Typically, we think of tipping as simple gesture of appreciation for someone’s service. Depending on your level of social guilt, that could be anywhere from 10–15%. In Vegas, tipping gets quite a bit more convoluted than a simple percentage.
When you’re dealing with casinos in hotels, what you’re getting comped and possibly copious amounts of alcohol, things get a little fuzzy. Tipping is a personal decision and should always be based on the bill, service, requests and interaction you had, but it can still end up becoming a mine field of sorts when you consider all the services you receive in Vegas.
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Keep in mind that the people you’re tipping depend on this money for their livelihood. Many of them rely on a very meager minimum wage to survive on, which, for the most part, barely pays the bills. They essentially live on tips. Don’t think of it as extra money you’re giving them; think of it as part of the cost of the entertainment.
There are plenty of states in the U.S. that require tipped workers to be paid just over $2, compared to the $7.25 federal minimum wage. Fortunately, Nevada is not one of these places. Instead, they require tipped workers to be paid anywhere from $6.55 to $7.55 an hour. Regardless of whether or not you think the worker was just doing his or her job, it’s not the point. We tip to avoid bad service.
Don’t just tip when the service is exceptional; you should tip regardless. The only time your tip should be lessened is when the service is especially bad. If businesses were to include the cost of service in the prices of food, etc., you’d be paying quite a bit more. Tipping allows you to get better service at a price that’s a little easier on your wallet.
Tipping your valet
The consensus on tipping valets is anywhere from $2–$5 for each ride. If you’re vacationing on the strip, complimentary valet is included, so you’re actually saving money on parking fees. Why not tip to compensate for that?
Keep in mind, if you have a special request, i.e. keeping the car out front or waiting outside, you need to tip substantially more. In this case, you’re basically keeping your valet from making more money, so you need to compensate for this.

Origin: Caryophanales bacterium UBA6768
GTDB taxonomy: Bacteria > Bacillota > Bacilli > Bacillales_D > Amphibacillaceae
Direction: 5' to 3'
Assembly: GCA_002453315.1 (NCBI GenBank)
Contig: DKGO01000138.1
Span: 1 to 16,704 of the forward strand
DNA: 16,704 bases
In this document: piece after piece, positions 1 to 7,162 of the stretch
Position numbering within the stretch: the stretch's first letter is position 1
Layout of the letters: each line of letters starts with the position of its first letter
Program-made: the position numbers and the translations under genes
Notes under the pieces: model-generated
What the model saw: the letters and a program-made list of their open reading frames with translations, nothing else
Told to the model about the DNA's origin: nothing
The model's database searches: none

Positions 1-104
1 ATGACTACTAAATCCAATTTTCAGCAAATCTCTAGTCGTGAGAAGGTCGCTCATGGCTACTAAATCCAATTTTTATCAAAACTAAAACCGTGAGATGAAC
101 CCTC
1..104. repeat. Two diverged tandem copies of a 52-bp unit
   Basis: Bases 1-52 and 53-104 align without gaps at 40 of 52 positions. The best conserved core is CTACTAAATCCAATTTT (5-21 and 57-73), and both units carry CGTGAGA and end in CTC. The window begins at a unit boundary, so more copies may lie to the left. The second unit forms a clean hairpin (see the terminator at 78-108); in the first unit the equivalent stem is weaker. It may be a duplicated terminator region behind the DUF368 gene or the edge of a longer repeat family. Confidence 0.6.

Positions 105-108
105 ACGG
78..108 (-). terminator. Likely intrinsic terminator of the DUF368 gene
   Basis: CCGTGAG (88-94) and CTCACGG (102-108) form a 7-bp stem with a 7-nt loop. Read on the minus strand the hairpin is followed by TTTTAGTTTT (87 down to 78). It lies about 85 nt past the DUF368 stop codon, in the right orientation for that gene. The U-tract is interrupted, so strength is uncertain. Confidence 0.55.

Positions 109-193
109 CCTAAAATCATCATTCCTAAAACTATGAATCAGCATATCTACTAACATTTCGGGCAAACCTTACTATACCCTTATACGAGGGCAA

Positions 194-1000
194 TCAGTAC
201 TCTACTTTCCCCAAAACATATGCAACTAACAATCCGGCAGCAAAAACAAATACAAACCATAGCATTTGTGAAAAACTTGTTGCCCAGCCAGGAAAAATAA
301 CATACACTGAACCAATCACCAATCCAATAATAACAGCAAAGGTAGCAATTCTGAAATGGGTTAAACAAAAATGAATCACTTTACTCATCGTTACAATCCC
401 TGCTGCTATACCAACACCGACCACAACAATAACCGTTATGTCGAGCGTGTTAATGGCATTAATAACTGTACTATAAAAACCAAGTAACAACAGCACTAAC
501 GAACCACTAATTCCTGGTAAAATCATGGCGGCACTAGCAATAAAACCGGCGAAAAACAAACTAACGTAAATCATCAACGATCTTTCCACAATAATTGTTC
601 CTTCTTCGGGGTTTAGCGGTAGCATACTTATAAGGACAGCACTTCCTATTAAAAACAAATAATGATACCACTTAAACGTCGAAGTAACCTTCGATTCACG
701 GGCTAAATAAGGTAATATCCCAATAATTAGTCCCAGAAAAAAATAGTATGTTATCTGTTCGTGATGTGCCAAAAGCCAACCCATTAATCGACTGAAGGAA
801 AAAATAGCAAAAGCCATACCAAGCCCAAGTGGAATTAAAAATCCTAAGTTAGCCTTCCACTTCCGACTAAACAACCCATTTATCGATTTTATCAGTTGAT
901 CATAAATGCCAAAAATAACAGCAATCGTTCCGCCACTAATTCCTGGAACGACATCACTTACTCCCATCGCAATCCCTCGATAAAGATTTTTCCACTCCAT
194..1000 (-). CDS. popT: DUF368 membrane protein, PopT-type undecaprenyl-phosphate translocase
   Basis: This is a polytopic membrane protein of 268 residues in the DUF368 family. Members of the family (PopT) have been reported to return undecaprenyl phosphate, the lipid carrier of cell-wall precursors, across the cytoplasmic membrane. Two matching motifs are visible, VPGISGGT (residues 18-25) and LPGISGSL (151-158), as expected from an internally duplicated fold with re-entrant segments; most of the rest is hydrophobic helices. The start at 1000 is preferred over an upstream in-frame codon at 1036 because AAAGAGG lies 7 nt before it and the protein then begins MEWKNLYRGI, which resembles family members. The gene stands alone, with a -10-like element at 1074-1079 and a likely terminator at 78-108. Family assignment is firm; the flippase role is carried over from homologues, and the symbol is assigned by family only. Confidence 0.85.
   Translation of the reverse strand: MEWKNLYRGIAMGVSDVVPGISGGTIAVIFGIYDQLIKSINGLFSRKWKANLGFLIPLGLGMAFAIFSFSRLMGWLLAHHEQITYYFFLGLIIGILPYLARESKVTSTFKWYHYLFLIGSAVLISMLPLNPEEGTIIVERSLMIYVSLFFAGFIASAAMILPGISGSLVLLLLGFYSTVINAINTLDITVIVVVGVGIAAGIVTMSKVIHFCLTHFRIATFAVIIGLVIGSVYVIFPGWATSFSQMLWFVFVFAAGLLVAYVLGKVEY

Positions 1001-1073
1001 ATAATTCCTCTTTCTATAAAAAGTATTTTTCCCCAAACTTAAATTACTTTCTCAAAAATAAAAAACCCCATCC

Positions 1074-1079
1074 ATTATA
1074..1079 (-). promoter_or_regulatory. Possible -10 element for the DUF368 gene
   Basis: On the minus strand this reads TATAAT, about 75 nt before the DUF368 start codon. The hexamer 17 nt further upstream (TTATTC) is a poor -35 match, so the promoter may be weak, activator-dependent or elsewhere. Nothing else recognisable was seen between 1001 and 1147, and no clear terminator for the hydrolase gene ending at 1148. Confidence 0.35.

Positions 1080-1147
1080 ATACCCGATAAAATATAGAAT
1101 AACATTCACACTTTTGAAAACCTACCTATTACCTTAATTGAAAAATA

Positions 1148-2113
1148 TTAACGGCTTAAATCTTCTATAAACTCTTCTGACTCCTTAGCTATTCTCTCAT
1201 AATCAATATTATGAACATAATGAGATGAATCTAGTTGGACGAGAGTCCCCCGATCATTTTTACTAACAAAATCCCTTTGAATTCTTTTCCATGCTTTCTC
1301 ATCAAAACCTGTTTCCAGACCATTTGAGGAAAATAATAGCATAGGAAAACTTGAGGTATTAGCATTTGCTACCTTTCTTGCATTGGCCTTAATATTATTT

Tipping your taxi driver
There can be up to 2,200 taxis driving people to their locations at any time in Vegas, and there are about 27 million rides given each year. As long as your cab driver isn’t long-hauling, it’s in good taste to give him about 15% in tip. Long-hauling occurs when the driver takes you on a longer route than necessary to make more money. Unfortunately, if you’re not familiar with the area, this is hard to notice. Next time, consider putting the route in a smart phone if you have one. Even though the taxi drivers sometimes know of a better route, it can give you a good idea of how far you should actually be going and how long it should take.
Tipping at a buffet
According to Vegasclick.com, the general consensus is to tip about 10%. Most of the buffets are quite a bit more expensive than we’re used to, although this is because the food is supposed to be of a higher caliber. However, something to consider is the fact that you’re basically serving yourself at a buffet, so the servers are only there to clear plates. They can do this relatively quickly, so there’s no need to tip nearly as much as you would at a normal restaurant.
Tipping the hotel maid
Being a hotel maid is usually considered a pretty thankless job. Because many people aren’t in the room when the maid is cleaning, they don’t always think about how important it is to tip.
According to Vegas.com, people tip, on average, $1–$5 a day. You might modify that amount depending on what condition you left your room in. If you spent the night inviting people over, partying, eating and drinking, it would be wise to reconsider your usual $5 tip.
Tipping cocktail waitresses
While playing slots or other games, it is a cocktail waitress’ job to approach you and ask for a drink order. Don’t forget, these drinks are essentially FREE — that is if you’re not losing a boatload of money at the slots. Because of this, it is courteous to tip about $1 per drink if you’re playing regular slots. However, according to cocktaildoll.com, if you’re a high roller, you should tip $5 per drink. “When a high roller loses money, he is given special treatment because the casino hopes he’ll keep playing and lose more. When a high roller wins money, he is given special treatment because the casino hopes he’ll keep playing and give it back. These people are given the best drink service in any circumstance, therefore they should tip more.”
It is also courteous to tip extra for special requests or extra drinks. Even if you’re just ordering water or coffee with your alcoholic drink, you should tip per drink. Just because they’re given to you at the same time doesn’t mean you shouldn’t tip exactly as you normally would.
The general rule for tipping dealers is $5 an hour regardless of how often you’ve played or if you’ve won or lost. Because so many visitors see the job as more glamorous than other, they don’t realize that dealers usually get minimum wage just like any other workers at the casino.
There are always instances where you can tip more than $5. If you’re winning big, feel free to tip more. You are not required to, and you shouldn’t feel bad about not doing so, but typical casino etiquette would be to tip dealers or servers a bit more.